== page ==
There are many ways to convince people to vote. This, we must say, is the first time we've seen a porn-ish strategy applied. To get young people to vote, a print ad asks, "I'm legal. How about you?" Accompanying that witticism is an image that leaves no doubt which double entendre the ad's creators were going for.
Dressed in fishnet stockings and a thong, a "barely legal" woman is cupping her breasts and looking into the camera as if you were the only thing on the planet she had on her mind the moment that shutter clicked.
Of course, the ad comes from the Australian Sex Party, an organization which aims to fight for Australian's sexual rights and personal freedoms and urges the government to keep politicians out of the bedroom.
There are just way too many political and religious issues surrounding this ad from the National Republican Trust PAC which asks Americans to oppose the building of a Muslim mosque near the World Trade Center site for us to comment.
But, why not. So, here we go. Everyone has the right to practice their religion of choice. At least in this country. Just because a particular religion is associated with the bad behavior of a few who practice that religion does not make everyone who practices that religion evil. Television networks have the right to refuse any ad which falls outside their guidelines. People have the right to call foul on any network who makes such a decision.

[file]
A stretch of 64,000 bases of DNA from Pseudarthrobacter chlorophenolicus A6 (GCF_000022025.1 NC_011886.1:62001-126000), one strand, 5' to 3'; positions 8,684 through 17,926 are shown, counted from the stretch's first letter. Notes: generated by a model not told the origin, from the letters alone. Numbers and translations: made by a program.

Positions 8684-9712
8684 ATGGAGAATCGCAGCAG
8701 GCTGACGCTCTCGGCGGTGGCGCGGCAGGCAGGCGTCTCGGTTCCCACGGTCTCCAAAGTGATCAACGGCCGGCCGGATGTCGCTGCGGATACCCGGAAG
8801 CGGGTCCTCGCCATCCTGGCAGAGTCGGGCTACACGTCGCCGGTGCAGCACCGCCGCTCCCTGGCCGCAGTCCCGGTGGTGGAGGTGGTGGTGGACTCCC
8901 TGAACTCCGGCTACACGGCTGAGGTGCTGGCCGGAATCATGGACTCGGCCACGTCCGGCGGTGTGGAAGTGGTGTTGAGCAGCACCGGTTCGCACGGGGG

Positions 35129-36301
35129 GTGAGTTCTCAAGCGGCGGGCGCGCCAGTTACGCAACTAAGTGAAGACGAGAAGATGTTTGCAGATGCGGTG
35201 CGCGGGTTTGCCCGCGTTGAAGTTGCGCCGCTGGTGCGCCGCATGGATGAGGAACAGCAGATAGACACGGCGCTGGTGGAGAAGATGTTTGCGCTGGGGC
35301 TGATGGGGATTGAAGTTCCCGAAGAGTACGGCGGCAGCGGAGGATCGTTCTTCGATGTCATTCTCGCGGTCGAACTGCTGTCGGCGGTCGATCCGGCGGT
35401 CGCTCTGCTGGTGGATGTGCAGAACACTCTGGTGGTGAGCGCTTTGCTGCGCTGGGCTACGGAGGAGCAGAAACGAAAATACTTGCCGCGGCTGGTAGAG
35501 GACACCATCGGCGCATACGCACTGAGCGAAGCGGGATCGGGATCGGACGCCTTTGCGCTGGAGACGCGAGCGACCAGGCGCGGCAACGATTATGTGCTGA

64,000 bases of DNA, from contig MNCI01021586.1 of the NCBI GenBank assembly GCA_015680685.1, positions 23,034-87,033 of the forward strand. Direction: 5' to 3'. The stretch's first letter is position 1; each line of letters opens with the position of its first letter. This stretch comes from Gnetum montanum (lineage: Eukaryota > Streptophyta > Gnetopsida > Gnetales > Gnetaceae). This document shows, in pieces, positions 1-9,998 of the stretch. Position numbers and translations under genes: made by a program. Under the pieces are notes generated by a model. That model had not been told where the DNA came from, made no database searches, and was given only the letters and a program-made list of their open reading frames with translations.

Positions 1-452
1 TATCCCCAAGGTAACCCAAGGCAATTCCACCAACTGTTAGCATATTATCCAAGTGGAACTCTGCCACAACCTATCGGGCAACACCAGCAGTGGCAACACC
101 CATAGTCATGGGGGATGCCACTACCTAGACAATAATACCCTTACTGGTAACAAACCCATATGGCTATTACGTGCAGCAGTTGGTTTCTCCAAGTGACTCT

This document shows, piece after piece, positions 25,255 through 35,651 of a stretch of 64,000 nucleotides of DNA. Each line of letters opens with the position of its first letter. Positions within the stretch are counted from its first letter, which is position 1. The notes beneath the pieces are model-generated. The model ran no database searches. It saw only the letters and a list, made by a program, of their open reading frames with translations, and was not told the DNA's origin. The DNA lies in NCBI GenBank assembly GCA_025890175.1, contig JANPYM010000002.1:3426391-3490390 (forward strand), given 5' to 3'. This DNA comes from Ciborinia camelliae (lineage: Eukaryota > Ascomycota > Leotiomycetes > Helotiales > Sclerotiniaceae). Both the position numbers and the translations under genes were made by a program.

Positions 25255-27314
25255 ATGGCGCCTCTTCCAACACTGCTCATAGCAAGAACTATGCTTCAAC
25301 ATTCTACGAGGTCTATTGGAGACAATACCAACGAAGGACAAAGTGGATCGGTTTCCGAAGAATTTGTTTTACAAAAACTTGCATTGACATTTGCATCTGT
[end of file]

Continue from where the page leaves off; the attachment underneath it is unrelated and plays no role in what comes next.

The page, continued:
- McDonald's. Still telling "people" it's a good thing to reward good grades with crappy food.
- Another middle-aged, white Republican walks the line with a pro-racial profiling ad. If you think about it, stereotypes are just assumptions based on past history. It's like a scientist making a hypothesis. So is this ad really that offensive?
- Despite Microsoft's Bing, Google still leads share of search with 71.4 percent in April, up from 69.97 percent in March. Bing fell from 9.62 percent in March to 9.43 percent in April.
- Witty. Instead of just telling people to Shave Everywhere, Philips Norelco is now telling people "Deforest Yourself. Reforest the World." How very green of them.
- HP is sponsoring the 2010 Cannes Young Lions Competition.
- @^% the brands that are @^%ing the people.
Well here's a political commercial the politically correct won't like. Of course, since we're not at all politically correct around here, we love this new ad for Tim James who's running for Governor in Alabama...where, as James makes very clear, English is the spoken language.
James wants the state's driver's license exams to be administered only in English. Currently, the test is given in 12 languages and James claims that's just too costly. If elected, he'd give the test only in English.
The best (most contentious to some) line in the ad? "This is Alabama. We speak English. If you want to live here, learn it."
This is not going to get this man elected. Oh wait. Yes it will. This is Alabama. We're rednecks. If you want to live here, ditch your ethnic ways and become an American like the rest of us.